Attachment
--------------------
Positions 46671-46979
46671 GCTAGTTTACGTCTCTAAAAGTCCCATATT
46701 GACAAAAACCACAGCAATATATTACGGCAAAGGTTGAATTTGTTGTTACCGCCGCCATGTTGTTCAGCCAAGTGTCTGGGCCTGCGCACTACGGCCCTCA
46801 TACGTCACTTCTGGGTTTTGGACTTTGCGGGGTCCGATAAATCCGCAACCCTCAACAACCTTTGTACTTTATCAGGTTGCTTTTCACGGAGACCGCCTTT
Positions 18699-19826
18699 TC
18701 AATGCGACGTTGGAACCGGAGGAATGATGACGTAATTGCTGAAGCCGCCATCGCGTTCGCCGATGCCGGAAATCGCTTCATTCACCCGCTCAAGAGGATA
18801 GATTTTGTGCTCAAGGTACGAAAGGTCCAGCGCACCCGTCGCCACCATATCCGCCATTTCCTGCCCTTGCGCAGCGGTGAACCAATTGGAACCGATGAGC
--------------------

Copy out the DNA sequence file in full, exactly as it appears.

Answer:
Positions 46671-46979
46671 GCTAGTTTACGTCTCTAAAAGTCCCATATT
46701 GACAAAAACCACAGCAATATATTACGGCAAAGGTTGAATTTGTTGTTACCGCCGCCATGTTGTTCAGCCAAGTGTCTGGGCCTGCGCACTACGGCCCTCA
46801 TACGTCACTTCTGGGTTTTGGACTTTGCGGGGTCCGATAAATCCGCAACCCTCAACAACCTTTGTACTTTATCAGGTTGCTTTTCACGGAGACCGCCTTT
Positions 18699-19826
18699 TC
18701 AATGCGACGTTGGAACCGGAGGAATGATGACGTAATTGCTGAAGCCGCCATCGCGTTCGCCGATGCCGGAAATCGCTTCATTCACCCGCTCAAGAGGATA
18801 GATTTTGTGCTCAAGGTACGAAAGGTCCAGCGCACCCGTCGCCACCATATCCGCCATTTCCTGCCCTTGCGCAGCGGTGAACCAATTGGAACCGATGAGC